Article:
Local girls and boys from public schools relived the experience of their ancestors in the Tokansipa nature reserve
200 students between the ages of 8 and 12, belonging to 15 indigenous peoples settled in the city, experienced a connection with nature in the Wakatá Biopark (Tocancipá) nature reserve with the authorities of these peoples, knowledgeable people, cultural promoters, teachers and non-indigenous children .natives.
It was a pedagogical outing on October 6 at Jaime Duque Park. It started with a local harmonizing ritual of approximately one hour, in which the experts and authorities of the various indigenous peoples, according to their different spiritual practices, greeted this territory of Kundinamarca, its spirits, memory, water, air, fire and earth. Then, under each one’s ritual, they asked permission from Mother Earth to make the pedagogic visit.
Harmonization means “being good to ourselves to get in touch with the territory that receives us,” said Yvonne Matheus, a teacher and cultural facilitator for the Muisca indigenous people of Bossa, associated with the regional secretary of education.
This ritual is common among indigenous peoples. Some do it with the interpretation of instruments, songs in their own languages, dances, the presence of sacred plants, fire, food, special clothing, among other symbols and cultural elements that characterize them.
The visit allowed the students to strengthen their awareness of the value of ecological biodiversity and its conservation. With the guidance of indigenous leaders, the girls and boys reflected on the values that Mother Earth provides.
“We seek to redefine the territory. On this occasion, we find that this park has a wide variety of flora and fauna; Added to this is the presence of knowledgeable people from different nations who guide the journey from ancestral and spiritual knowledge”, explained the cultural facilitator.
For girls and boys enter the bowels of Wakatá Biopark Nature Reserve It was a unique experience. They have had contact with native plants, birds, amphibians, mammals and reptiles, most of which arrive there due to illegal species trafficking and, as they cannot be returned to their habitat, are welcomed to this place. This encounter made this group connect with their cultural identities.
According to the governor of the Uitoto people, Johnny Jagrekudo Achanga, “these outings are very important because the children connect with the territory and what we want is for them not to lose their essence and to be able to recognize their roots and contribute to the local processes in the context of the city’.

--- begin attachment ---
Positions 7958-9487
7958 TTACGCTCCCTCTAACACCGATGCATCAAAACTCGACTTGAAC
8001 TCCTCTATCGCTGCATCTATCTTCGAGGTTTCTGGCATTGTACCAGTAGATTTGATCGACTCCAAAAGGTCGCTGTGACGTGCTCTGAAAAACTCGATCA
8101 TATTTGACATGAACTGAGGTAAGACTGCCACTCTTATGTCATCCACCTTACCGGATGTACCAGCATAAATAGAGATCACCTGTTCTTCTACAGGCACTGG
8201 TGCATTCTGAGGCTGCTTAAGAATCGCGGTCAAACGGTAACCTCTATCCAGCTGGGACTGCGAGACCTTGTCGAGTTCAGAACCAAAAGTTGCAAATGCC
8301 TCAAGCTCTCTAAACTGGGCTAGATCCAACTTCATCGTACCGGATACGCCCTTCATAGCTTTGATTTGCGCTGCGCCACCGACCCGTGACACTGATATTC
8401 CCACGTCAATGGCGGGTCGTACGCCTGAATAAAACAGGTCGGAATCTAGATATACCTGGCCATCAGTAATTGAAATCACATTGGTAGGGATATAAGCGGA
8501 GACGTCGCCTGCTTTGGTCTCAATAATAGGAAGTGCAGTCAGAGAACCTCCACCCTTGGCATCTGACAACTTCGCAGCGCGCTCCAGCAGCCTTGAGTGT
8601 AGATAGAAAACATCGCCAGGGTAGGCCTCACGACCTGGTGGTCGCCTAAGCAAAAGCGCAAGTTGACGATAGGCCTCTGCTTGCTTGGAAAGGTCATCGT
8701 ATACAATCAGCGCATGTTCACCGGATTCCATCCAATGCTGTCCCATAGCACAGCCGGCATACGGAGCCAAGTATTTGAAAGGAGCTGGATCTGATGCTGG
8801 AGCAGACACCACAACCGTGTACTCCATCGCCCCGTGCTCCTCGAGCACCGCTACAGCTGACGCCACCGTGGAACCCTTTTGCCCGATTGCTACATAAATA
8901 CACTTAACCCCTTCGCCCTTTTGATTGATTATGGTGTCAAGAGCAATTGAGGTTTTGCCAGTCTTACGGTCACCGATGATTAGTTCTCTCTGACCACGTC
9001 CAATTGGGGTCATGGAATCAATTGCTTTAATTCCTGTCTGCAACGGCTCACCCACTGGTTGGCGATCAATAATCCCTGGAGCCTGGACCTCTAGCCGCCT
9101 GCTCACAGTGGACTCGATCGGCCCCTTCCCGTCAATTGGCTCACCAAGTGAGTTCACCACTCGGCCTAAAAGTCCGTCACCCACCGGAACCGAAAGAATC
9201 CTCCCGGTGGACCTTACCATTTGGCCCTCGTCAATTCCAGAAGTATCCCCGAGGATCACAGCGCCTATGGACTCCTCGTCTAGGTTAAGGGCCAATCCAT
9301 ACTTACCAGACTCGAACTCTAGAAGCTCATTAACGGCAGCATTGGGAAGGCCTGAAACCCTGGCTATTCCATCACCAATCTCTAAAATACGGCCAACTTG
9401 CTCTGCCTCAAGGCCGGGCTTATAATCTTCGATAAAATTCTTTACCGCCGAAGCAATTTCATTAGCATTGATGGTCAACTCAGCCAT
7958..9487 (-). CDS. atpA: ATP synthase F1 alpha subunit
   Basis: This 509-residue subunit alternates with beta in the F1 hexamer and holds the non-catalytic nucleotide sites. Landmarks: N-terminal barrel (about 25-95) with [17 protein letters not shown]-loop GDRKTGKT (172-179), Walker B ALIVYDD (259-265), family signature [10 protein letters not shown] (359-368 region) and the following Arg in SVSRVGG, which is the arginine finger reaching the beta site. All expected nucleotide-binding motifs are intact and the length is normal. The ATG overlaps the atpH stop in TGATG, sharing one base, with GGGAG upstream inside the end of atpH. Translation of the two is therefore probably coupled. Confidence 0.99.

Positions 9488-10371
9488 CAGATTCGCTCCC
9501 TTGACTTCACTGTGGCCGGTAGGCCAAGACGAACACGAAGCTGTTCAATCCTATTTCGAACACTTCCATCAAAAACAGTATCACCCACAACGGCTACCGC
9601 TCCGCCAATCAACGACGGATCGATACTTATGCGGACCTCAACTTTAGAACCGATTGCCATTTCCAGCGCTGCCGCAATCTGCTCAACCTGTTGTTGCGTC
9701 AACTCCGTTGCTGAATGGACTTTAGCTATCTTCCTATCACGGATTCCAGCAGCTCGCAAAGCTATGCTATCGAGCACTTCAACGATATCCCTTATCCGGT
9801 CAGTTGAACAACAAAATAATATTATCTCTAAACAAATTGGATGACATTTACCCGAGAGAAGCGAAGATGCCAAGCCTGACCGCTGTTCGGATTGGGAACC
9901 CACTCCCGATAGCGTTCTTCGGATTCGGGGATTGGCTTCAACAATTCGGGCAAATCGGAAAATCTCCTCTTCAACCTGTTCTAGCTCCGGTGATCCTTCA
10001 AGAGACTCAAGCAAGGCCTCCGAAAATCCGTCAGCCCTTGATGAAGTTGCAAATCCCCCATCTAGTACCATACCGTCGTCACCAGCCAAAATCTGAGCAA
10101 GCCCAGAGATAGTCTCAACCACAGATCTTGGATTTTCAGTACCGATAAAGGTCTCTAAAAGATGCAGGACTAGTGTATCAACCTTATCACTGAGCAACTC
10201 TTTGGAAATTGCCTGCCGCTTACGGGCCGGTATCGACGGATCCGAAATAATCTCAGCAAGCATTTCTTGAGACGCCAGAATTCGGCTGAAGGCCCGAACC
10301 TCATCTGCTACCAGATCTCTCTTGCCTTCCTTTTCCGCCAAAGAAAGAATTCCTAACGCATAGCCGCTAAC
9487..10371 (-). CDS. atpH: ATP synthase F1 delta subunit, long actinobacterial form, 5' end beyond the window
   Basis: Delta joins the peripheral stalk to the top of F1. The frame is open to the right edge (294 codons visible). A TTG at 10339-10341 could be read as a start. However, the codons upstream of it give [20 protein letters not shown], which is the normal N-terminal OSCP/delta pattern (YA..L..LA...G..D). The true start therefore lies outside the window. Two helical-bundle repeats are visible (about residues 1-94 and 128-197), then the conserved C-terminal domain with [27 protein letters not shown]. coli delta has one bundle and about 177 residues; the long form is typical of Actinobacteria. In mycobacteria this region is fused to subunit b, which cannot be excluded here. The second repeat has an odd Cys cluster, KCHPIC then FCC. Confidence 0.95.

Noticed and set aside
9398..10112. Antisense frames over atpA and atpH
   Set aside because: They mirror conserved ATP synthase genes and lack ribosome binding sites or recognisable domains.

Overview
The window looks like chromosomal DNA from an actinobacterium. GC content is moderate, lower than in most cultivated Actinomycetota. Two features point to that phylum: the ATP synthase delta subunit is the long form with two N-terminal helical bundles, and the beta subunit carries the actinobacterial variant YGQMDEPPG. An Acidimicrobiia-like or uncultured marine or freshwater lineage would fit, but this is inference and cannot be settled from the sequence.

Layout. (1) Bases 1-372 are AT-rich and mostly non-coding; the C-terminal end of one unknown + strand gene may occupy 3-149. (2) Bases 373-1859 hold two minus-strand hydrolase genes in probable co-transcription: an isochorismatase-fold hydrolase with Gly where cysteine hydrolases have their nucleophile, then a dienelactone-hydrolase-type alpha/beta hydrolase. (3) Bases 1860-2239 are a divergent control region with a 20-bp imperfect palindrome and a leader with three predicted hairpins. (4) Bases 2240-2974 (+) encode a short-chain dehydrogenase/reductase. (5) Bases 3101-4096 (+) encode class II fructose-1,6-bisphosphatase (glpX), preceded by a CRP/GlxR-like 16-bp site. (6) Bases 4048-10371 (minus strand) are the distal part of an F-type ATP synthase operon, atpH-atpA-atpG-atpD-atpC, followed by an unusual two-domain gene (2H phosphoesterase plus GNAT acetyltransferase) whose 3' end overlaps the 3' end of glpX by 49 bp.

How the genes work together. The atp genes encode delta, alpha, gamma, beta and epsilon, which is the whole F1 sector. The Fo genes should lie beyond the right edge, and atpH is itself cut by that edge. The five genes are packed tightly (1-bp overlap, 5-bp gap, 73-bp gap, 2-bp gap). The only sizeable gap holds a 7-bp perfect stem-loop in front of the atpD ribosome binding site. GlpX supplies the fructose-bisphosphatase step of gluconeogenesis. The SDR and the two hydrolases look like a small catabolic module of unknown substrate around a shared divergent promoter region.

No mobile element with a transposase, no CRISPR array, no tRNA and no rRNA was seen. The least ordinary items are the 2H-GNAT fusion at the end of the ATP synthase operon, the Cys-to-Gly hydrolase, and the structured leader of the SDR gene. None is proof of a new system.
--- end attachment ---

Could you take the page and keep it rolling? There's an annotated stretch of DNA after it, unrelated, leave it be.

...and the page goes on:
The expedition members enjoyed the pink flamingos that roamed the water bodies; heard the noise of tamarin, squirrel and capuchin monkeys; they watched the boa pythons and vipers, which remained motionless to show the bright sheen of their skins, and listened to the interesting conversations of the macaws and parrots. It was all a plan.
On the other hand, they failed to observe the tigers and lions, as they remained hidden, but they felt their presence; the charm was a little fox and a crocodile who came out to greet and watch them.
“It was interesting because I saw animals that are typical of my department, like monkeys and ducks. It was also great to meet others I hadn’t seen before,” said Sharid Valencia, 6th grade, Cauca Indigenous at Jose Joaquin Castro Martinez School.
Representatives of the councils Wounaan Nonam, Wounaan, Yanacona Bogotá, Nasa, Ambika Pijao, Eperara Siapidara, Tubu Humurimassa, Kamentsa Biya, Uitoto, Los Pastos, Kichwa, Muisca de Bosa, Muysca de Suba, Inga and Misak Misak participated in the tour.
This reunion with the ancestors reveals the importance of natural beings to local communities from different cosmogonies and worldviews to strengthening the educational processes of students from the local population in public schools in Bogotá.
Ainan Jaya Tandioy and Mac Cesar Kindi Ciessa Timaran Tisoy of the Inga indigenous people of Putumayo, who study in the 3rd grade at the Antonio Jose Uribe School in the city of Santa Fe, were among the happiest children. They asked, jumped, laughed, ran and looked at all the animals that passed their eyes, although it was not the first time they had been so close. Their insides magically connected them to their roots. “I won’t forget this place, what I liked most was the tranquility, the variety of animals and the games,” Aynan said with joy on his face.
Yvonne commented that they also had a company of non-local students and that was important. “They already have a prior knowledge and understanding of what it means to be indigenous and this reinforces their awareness, for example, of caring for water and being grateful to the earth for what they have received from it.” It is an exchange of knowledge that is achieved in the daily life of children, which makes us go together, understand and respect each other”.
“This day is wonderful because, being a non-indigenous girl, I am with my friends from the Uitoto and Tubu communities from my school; They taught me their languages and cultures and today I was able to meet other indigenous children from other schools,” said Samantha Ocampo, a 3rd grader at 20 de Julio School.
For Indigenous teachers, it’s not about teaching Indigenous people, it’s about using their knowledge to help girls and boys understand where they’re from and why the environment is important.